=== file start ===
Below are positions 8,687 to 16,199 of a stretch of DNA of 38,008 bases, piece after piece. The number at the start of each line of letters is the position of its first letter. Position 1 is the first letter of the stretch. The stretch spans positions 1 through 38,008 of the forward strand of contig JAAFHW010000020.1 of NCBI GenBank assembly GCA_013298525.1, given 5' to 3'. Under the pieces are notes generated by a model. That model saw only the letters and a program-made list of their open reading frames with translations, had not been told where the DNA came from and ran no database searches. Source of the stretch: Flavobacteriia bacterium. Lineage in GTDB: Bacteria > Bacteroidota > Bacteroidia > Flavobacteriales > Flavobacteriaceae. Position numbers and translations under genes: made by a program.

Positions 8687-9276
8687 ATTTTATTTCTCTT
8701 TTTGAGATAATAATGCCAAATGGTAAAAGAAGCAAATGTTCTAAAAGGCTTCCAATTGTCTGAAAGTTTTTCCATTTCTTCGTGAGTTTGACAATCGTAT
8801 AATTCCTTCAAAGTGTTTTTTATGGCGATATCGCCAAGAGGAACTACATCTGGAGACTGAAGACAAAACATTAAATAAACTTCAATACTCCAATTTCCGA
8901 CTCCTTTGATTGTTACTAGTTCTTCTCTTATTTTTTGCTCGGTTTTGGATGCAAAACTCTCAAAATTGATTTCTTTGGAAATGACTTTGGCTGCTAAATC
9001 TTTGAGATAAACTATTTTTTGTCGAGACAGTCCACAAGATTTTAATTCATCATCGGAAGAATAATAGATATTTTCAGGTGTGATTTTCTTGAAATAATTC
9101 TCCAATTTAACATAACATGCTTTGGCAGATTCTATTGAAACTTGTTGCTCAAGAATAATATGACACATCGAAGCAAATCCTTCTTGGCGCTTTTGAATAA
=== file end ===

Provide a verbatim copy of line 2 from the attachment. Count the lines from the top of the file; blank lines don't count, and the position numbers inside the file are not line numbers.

Positions 8687-9276